So where does someone like Pity, a player with similar characteristics to Ezequiel Barco, fit in that system? Atlanta’s former No. 10, Miguel Almiron, was easier to fit in alongside some of these other players because his style was so unique. Listen to Leandro Gonzalez Pirez discuss the differences between Miggy and Pity.
“It seems to me that our last No. 10, Miguel (Almirón) was much more explosive,” LGP told media in the locker room Saturday. “Pity is much more of a thinker, assist-provider, that shoots from outside the box, who doesn’t make as many runs into space or arrive on goal as much as Miguel. He has characteristics more like an assist-provider, but he’s a player who can give us a lot.”
Both Pity and Barco like to play with the ball at their feet in tight tight spaces, combine quickly with teammates in the attack, and even have a shot on goal from the edge of the area if the moment is right. But playing these two together means you’re missing either Julian Gressel’s exquisite service and thankless runs beyond the striker, or you’re missing Tito Villalba’s explosive pace that gives defenses someone to think about getting behind them outside of Josef.
This one shouldn’t take much explaining, but I think it does. Think about yourself. You’re a __________ (let’s say you’re an IT consultant). You are very good at what you do and have helped two companies improve at... IT. Hang with me.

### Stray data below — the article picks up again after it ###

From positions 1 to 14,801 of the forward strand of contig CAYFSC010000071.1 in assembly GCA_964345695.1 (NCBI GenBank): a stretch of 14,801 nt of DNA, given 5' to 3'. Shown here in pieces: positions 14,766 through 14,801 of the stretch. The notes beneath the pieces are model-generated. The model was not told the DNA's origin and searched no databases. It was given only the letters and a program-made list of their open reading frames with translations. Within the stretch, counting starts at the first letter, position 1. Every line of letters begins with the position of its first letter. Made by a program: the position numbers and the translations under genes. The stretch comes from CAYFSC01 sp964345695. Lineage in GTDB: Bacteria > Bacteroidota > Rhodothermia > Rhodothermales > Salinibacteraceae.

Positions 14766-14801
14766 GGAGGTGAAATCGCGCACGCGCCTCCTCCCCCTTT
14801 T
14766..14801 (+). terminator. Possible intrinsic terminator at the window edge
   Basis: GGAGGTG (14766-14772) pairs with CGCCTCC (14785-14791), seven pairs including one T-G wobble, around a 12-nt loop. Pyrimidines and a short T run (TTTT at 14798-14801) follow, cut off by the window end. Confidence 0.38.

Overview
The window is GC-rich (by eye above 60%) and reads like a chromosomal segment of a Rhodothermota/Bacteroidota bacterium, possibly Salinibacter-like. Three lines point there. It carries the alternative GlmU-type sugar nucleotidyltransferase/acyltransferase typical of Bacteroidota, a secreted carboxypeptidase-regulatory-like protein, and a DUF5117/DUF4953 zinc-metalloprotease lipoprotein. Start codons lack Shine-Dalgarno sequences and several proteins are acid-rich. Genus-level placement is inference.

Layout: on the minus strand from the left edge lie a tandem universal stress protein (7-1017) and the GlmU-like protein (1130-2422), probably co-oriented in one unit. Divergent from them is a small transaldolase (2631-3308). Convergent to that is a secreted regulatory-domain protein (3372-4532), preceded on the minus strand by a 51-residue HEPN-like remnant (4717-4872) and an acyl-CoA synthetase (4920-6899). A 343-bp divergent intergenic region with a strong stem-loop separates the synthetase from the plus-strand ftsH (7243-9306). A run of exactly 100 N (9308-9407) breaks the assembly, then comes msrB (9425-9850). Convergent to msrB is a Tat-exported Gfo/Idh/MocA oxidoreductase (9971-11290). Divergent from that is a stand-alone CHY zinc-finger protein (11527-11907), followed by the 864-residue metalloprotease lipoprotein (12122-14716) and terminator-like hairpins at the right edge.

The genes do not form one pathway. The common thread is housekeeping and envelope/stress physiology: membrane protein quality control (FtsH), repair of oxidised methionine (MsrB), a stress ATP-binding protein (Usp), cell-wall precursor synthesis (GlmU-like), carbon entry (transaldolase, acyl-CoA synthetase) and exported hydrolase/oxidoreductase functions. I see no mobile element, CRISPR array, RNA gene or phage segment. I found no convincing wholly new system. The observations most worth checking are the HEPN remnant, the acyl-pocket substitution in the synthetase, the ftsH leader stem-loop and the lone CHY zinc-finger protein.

You’ve been so good at it that some huge Chinese mega-company with soft political power makes you a godfather offer to move to Beijing. Everything becomes difficult. Forget the IT stuff, you have to navigate Chinese grocery stores and pump your gas and it’s all very difficult and stressful because you don’t know the language and instead of getting premium you put diesel in your car and you have to eat stuff you aren’t used to and even the stuff you are kinda used to tastes weird and you’re trying to get to know people at work and then when all you want to do is wrap yourself in your significant other’s arms after a long and stressful day, you can’t because they are still back in the States carrying on as normal. So you Facetime them and see your child calling your name over a digital screen and all you wanna do is scream.
So you take out these frustrations on the bench, on your teammates, on the coach. It happens.
Thankfully, it gets better. Atlanta United fans witnessed similar struggles firsthand with Ezequiel Barco last year, and it clearly affected his on- and off-the-field decision making. A year later, we are seeing a whole new player — one that looks worth the price the team bought him for, and most definitely the price of admission (when he’s playing in his best position *cough).
So the question now is: What does Frank de Boer do? Should he keep giving Martinez starts, in hopes that the normalcy of playing soccer helps accelerate the adaptation in all three of these phases? Should he run the team as a meritocracy and bench Pity (or any player) who underperforms expectations in a game?
Don’t ask me, I don’t get paid to do this shit.